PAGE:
Tuesday 21 November 2017

John Drennan: Gilmore sits contentedly on the riverbank watching the bodies of his enemies pass by

Labour leader Eamonn Gilmore arriving at the Labour Party annual conference in Killarney on Friday night.
Picture by Don MacMonagle
Labour leader Eamonn Gilmore arriving at the Labour Party annual conference in Killarney on Friday night. Picture by Don MacMonagle
John Drennan

John Drennan

The Chinese say that if you sit by the river-bank long enough you will see the bodies of all your enemies pass by.

We don’t wish to be cruel but a quick look at the top table of Labour would suggest these fellows have seen a fair few body’s sail by.

There was a distinctly grey and grumpy feel to the conference as Ruairi Quinn, Proinsias de Rossa and Pat Rabbitte pirouetted in front of the admiring delegates.

Sadly whilst Mr Gilmore has spent no shortage of time on the political river-bank, he has looked more like a lost Robinson Crusoe than a Chinese philosopher.

But, recently he certainly has seen no shortage of political enemies float by.

Sinn Fein and Gerry Adams may have been casting avaricious eyes at Labour’s soft underbelly since Labour took that dangerous plunge but these days Gerry is threshing somewhat frantically in the water and no-one is in a rush to save him.

And whilst Michael Martin and Fianna Fail might not be drowning they have certainly become becalmed.

And that’s not the end of it either for Mr Gilmore’s decision to transform himself from being the Mrs Doubt-fire of Dun Laoghaire into the axe-man of the Cabinet means he may yet see the bodies of a couple of former Labour leaders float past before the next election.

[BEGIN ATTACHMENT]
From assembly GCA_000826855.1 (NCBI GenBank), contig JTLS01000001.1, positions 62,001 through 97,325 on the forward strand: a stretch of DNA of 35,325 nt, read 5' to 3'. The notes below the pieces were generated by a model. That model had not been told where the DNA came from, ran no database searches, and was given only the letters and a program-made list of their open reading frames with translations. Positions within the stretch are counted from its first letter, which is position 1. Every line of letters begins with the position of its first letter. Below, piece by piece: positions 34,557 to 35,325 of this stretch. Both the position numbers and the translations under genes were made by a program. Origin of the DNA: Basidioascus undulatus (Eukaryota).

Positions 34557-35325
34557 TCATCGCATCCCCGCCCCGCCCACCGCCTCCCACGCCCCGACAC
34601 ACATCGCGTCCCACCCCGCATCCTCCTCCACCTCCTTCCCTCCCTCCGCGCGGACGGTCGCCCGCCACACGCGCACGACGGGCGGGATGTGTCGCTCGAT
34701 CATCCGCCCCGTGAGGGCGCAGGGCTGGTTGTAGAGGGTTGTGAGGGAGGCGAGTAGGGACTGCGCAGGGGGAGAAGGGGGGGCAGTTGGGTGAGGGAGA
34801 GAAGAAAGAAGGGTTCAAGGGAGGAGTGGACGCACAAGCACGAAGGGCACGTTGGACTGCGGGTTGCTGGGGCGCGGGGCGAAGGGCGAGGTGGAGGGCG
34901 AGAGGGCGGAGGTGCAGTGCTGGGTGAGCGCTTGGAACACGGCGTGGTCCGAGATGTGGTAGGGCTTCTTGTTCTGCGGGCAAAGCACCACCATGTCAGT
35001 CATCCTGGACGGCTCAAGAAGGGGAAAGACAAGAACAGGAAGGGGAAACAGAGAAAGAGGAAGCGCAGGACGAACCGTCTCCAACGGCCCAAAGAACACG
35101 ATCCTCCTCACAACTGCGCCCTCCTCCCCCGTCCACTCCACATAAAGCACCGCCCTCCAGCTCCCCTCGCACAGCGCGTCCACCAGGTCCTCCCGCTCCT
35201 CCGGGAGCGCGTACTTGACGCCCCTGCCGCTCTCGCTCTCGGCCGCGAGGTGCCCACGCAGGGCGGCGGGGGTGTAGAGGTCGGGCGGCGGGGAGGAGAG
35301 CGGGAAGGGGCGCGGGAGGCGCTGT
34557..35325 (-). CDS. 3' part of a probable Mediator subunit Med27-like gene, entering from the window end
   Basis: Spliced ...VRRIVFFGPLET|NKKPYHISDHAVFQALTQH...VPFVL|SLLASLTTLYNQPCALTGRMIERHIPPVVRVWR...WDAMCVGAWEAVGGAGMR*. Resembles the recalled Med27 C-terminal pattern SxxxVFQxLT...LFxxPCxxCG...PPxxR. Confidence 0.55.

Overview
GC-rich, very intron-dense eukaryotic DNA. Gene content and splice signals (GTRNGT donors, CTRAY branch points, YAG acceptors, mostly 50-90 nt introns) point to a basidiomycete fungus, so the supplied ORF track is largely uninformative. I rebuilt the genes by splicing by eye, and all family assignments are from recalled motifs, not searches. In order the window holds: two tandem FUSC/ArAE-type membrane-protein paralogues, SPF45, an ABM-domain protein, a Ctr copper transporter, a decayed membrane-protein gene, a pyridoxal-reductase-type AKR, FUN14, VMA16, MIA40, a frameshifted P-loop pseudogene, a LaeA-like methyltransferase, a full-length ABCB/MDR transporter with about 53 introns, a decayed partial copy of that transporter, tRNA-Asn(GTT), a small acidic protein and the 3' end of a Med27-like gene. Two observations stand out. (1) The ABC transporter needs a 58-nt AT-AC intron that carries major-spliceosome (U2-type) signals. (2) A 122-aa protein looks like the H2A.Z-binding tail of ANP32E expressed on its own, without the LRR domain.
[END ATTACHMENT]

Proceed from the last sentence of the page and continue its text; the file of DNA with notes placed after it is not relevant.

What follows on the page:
So what is the main factor behind the Gilmore recovery?

Ironically, those who have been the greatest source of torture for Mr Gilmore may have taught the Labour leader his most valuable lesson.

It has taken a while but Mr Gilmore in contrast appears to have borrowed a trick from Mr Kenny in learning that resilience really is the best political virtue.

His ‘doing a job, whatever that job might be’ rhetoric is open to satire but simply by surviving he has achieved the possibility of a future.

Of course, the politics of resilience means that in the case of Labour most of the socialists from the seventies now are seventy.

But whilst our Grumpy Old Men may now move with the speed of a tortoise their survival proves that, in Irish politics at least, when it comes to a race between the hare and the tortoise the latter always wins.

Irish Independent

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